In California, a statute forbids companies from monitoring personal phone calls. However, that likely doesn't apply when companies tell their employees not to make such calls at all from the workplace.

Federal law, meanwhile, allows unannounced monitoring of business-related calls. Title III, the colloquial name for the U.S. law prohibiting unauthorized wiretaps and the interception of electronic communications, doesn't apply in several key instances. In 1986, Congress amended Title III to include electronic communications, with the caveat that the additions contain the same sort of exceptions that allow employers to monitor telephone conversations.

One such case is when a business provides phones or other communications services to employees. In a 1996 case that could have bearing on future instant messaging litigation, an employee sued in federal court for invasion of privacy after his employer, Pillsbury Co., intercepted inappropriate e-mails from his computer and fired him. The court found that the employee, Michael Smyth, had been mistaken in assuming that he had privacy, even though Pillsbury had assured employees that it wouldn't view their e-mails.

Instead, the court ruled that Smyth forfeited his right to privacy by voluntarily communicating his message over the company's computer systems.

"Once [Smyth] communicated ... over an e-mail system which was apparently utilized by the entire company, any reasonable expectation of privacy was lost," wrote judge Charles Weiner in the decision.

In addition to the concept of "implied consent," federal law also is likely to allow telephone monitoring when one of the two speaking parties have given consent to the monitoring -- which under Title III could even include implied consent, by dint of being informed (in employee manuals or contracts, for instance) that monitoring might occur.

Additionally, businesses have some further leeway out of obligation to protect their business interests. For instance, Smyth v. Pillsbury Co. also found that Pillsbury's concern over halting inappropriate communications through its e-mail system outweighed any expectations of privacy that Smyth might have had.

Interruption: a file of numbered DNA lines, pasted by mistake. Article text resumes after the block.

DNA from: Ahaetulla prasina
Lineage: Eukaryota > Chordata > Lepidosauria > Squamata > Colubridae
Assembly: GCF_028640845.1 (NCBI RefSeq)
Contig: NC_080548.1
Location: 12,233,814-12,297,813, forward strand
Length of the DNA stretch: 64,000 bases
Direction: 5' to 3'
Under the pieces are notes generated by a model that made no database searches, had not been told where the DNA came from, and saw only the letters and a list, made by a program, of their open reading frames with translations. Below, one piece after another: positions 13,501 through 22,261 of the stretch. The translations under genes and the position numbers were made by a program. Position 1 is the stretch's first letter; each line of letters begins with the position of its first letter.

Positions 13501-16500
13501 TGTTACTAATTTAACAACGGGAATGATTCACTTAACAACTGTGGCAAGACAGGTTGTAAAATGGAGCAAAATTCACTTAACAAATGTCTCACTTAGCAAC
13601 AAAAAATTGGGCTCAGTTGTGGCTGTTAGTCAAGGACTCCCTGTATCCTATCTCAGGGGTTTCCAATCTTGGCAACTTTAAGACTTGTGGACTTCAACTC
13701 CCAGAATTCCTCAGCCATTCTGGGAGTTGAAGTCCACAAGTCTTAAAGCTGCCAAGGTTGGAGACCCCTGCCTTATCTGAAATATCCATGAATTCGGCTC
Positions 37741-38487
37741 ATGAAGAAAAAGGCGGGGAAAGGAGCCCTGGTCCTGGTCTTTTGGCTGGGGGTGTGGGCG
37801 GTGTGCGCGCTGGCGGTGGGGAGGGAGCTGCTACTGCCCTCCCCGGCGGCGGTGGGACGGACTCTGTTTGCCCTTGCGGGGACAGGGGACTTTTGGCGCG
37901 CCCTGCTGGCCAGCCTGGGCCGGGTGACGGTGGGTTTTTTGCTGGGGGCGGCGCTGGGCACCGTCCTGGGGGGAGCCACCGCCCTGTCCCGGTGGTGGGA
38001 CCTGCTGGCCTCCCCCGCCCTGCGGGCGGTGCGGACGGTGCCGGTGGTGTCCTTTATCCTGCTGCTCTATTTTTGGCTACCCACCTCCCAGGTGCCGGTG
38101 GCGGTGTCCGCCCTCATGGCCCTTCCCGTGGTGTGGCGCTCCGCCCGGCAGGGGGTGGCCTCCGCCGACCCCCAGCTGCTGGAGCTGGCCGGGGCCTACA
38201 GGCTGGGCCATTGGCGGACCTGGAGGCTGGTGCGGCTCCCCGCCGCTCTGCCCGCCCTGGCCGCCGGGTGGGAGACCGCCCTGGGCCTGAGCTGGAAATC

"The rule of thumb is there's no reasonable expectation of privacy on a computer at the office ... period," said Mark Grossman, an attorney in the Tech Law group at Becker & Poliakoff. "Some of the case law is incredibly outrageous. Even though there was a computer-use policy which purported to give some level of privacy, there are cases in which there was a ruling that said it's the boss's computer, so the boss can look. Businesses are free to review any files on their computers they want."

There are a growing number of reasons that companies would apply e-mail- and telephone-monitoring rules to instant messaging, even though some -- like EPIC's Rotenberg -- equate the medium to the equivalent of idle "water-cooler chat."

For one thing, there are issues of national security that could encourage employers to probe workers' activity. The year-old USA PATRIOT Act requires, among other things, that businesses implement programs to detect and thwart terrorism-related schemes -- for financial firms, this includes money laundering and financing terrorism.

There's also perennial concerns revolving around sexual harassment litigation, which could prompt companies to call employees to task for behavior regardless of the communication channel -- no matter how mundane the medium might seem to the offending employee.

"With Title 7 and the whole anti-harassment movement, there is very, very little of anything I can think of that somehow, at some point, hasn't been drawn into a 'hostile environment' argument," said the HR executive. "There are numerous cases where women sued an employer because of 'water-cooler chat.' They felt that the company condoned a hostile environment because guys on their break were allowed to make comments ... or made comments that were overheard. So companies are very reluctant to consider anything in the workplace free."


As a result, there's little reason to expect the courts will treat instant messaging as any different than the telephone with regard to workplace rights. Additionally, that means companies don't necessarily have an obligation to warn employees that they track IM communications.